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Monday, October 08, 2018


After being convicted of murder, Adam Cadman becomes the first person to be hung in the UK for thirty years after the reinstatement of the death penalty. But instead of death, Cadman, still wearing a hood, now bonded to his skin, and with the noose around his neck, wakes up in Mazeworld, a land of fantastic architecture with ziggurats and giant totems to unrecognizable Gods.

Cadman finds himself in what appears to be a feudal society that recognizes him as "The Hooded One" of legend. Attacked by guards, he is rescued by a crossbow-wielding woman who leads him through the maze of streets and buildings. When their escape is thwarted – she is following a fake map, disinformation put out by the Maze-Lords – Cadman throws her to the guards... but the noose tightens around his neck, and he cannot breath until he aids his rescuer.

Word that the Hooded One has been seen with rebels reaches Lord Maskul, who sends out his skyriders to capture Cadman. Cadman, meanwhile, has learned that he is in Mazeworld. The first maze – a link between the heavens and the earth – was built by an emperor who killed those who built it so no-one would know the secret of the Terra Infernalis at its centre, and then led his entire court into the maze on his 100th birthday. They were never seen again and, since then, only the legendary Mad Emperor and his warrior, the Hooded One, have ever risked entering the maze.

Two thousand years later, "Our Emperor, fearful of his savage Maze-Lords, has entered the God-Maze in search of enlightenment," Cadman is told. "Tyranny has descended as the Lords vie for power and position." Almost a year has elapsed and alliances are being prepared to take over Mazeworld.

Cadman is captured by Maskul and learns about the horrors the rebels face, their flesh boiled off so their bones can be used for building material. He also learns about the foul Lord Raven and The Dark Man, and about the prison maze, full of traps and punishments, that he falls into.

So begins Mazeworld, one of the most memorable strips to ever appear in 2000AD. Originally serialised in three books ('The Hanged Man', 1996, 'The Dark Man', 1998, and 'The Hell Maze, 1999), the strip has been previously reprinted (2011) but is here published in an oversized (27.6 x 21 cm) format that really shows off the strip at its best.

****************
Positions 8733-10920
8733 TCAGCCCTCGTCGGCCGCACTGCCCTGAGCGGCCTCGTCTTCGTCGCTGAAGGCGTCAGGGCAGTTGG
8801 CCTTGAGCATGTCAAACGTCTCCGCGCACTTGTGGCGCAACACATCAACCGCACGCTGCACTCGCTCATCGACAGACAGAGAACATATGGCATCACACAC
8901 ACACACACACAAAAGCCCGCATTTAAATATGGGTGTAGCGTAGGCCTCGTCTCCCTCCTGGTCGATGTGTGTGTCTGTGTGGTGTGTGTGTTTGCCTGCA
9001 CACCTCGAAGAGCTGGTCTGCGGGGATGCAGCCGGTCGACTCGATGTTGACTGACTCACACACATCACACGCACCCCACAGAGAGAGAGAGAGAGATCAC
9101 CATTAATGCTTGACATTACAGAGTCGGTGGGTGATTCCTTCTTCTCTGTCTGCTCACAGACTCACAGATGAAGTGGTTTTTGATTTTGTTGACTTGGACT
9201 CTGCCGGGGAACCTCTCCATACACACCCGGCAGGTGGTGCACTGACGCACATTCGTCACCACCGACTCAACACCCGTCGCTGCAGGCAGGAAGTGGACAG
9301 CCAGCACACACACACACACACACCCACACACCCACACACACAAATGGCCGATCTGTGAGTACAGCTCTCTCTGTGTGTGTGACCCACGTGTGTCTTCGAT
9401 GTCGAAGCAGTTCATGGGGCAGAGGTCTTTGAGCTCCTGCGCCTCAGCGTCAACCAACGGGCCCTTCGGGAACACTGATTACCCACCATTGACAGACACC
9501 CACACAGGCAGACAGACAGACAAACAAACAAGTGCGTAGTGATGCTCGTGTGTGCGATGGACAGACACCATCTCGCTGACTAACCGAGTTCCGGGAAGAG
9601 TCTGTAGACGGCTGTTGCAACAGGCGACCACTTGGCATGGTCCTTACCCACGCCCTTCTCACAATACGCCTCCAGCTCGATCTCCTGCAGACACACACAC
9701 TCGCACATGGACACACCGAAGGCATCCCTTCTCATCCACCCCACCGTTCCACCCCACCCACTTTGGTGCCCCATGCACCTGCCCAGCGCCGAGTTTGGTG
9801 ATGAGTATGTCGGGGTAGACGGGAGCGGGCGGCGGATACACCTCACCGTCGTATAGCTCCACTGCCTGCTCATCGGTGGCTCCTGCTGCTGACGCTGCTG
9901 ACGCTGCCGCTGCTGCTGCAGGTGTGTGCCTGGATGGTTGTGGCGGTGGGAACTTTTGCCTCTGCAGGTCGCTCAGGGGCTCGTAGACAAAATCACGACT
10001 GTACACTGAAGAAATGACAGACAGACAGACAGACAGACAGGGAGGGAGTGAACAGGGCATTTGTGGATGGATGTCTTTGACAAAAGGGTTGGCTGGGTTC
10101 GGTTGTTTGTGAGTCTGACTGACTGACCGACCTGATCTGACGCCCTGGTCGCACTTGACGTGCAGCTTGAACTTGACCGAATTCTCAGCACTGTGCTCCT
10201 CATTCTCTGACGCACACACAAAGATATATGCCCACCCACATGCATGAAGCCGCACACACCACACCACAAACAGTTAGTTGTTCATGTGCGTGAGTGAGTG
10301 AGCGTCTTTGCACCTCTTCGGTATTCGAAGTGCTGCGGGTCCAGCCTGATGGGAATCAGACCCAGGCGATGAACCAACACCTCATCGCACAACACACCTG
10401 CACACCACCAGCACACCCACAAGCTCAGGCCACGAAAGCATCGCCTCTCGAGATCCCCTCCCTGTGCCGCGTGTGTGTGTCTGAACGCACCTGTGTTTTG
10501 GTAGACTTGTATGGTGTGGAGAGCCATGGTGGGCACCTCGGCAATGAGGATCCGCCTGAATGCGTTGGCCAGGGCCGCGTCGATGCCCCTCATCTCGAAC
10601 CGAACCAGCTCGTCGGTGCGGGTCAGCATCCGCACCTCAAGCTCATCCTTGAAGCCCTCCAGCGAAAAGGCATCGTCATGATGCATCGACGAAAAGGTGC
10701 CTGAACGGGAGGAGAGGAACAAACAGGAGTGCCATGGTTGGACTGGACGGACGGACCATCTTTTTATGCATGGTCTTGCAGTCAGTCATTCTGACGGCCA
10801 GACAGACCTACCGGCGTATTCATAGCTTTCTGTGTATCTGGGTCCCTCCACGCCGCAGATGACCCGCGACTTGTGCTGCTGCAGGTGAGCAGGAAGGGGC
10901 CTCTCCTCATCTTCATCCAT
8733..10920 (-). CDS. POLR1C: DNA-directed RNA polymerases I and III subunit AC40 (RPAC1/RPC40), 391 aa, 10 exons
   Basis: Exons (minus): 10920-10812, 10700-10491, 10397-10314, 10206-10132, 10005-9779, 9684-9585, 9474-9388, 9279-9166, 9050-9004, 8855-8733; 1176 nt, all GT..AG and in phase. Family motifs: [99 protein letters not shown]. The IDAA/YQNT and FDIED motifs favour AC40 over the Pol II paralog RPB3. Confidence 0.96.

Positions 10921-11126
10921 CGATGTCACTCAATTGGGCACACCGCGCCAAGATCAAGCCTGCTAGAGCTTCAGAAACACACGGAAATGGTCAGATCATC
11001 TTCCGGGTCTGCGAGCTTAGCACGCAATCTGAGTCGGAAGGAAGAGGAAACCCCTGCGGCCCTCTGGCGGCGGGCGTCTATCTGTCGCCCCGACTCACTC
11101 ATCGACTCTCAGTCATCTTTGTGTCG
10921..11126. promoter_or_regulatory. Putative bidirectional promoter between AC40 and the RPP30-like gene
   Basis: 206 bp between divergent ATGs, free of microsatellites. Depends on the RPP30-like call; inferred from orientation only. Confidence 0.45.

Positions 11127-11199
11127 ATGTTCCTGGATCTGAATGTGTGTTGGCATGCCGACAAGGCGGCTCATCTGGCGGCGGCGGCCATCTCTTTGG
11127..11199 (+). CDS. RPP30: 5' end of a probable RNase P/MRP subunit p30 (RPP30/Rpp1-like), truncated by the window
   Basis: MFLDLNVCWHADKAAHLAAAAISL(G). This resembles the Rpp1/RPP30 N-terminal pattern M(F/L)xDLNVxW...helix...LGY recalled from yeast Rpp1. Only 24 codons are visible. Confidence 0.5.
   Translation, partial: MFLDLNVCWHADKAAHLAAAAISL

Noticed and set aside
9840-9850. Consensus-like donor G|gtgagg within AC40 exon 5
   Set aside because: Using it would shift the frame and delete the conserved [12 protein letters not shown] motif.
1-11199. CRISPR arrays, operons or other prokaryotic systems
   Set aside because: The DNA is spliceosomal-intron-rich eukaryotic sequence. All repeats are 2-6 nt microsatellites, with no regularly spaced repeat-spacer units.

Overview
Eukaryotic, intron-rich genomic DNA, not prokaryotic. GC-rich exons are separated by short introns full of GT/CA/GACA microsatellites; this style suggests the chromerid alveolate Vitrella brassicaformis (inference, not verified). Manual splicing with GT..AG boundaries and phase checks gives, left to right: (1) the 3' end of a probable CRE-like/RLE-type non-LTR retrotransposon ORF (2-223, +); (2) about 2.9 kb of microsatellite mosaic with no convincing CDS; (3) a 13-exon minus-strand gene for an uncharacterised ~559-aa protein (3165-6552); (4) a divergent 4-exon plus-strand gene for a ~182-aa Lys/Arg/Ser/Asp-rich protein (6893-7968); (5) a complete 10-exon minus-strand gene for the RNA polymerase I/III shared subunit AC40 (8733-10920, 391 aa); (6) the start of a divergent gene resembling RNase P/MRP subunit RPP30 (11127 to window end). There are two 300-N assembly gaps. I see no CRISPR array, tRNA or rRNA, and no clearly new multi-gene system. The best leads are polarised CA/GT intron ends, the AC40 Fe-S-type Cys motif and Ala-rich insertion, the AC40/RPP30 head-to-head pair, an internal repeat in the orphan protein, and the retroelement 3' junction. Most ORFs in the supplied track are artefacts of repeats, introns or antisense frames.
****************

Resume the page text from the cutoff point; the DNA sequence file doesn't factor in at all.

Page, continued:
The strip is a tour de force by artist Arthur Ranson, who was asked by writer Alan Grant to come up with some ideas for a loosely conceived computer game that Grant had thought up. After a few weeks, Ranson had produced reams of sketches and ideas and, computer games forgotten, Grant set about writing a story that was the equal of Ranson's wildly imaginative drawings.

The result was a fantasy unlike anything that 2000AD had previously published, one that many would argue has yet to be matched. Using Aztec and Egyptian architecture as a starting point, Ranson created a world of astonishing detail and beauty. The maze theme is explored in various ways, from depictions of labyrinths through which the characters move and mazes as metaphors and modes of transition, to having mazes inform the layout of pages.

Politics and religious ritual have rarely had a place in British boys' comics. Here they add layers to what might otherwise be another planetary romance in the style of Edgar Rice Burroughs of a man cast adrift in an alien land. Although he is the narrator of the story, Adam Cadman is no hero, and only aids the rebels to avoid the noose tightening. It is not clear, even as the second book begins, whether Cadman will survive, as a prediction given to his nemesis The Dark Man states that one will die, yet still live, while the other will live yet be dead. Either way, it sounds terminal.

This is a thrill-packed adventure story with more depth than one might expect and artwork so richly detailed that you will want to go back to the book again and again to explore every panel. It deserves to be on every shelf.

Mazeworld (Collectors Edition) by Alan Grant & Arthur Ranson. Rebellion ISBN 978-1781-08656-8, 4 October 2018, 194pp, £19.99 / $29.99. Available via Amazon.

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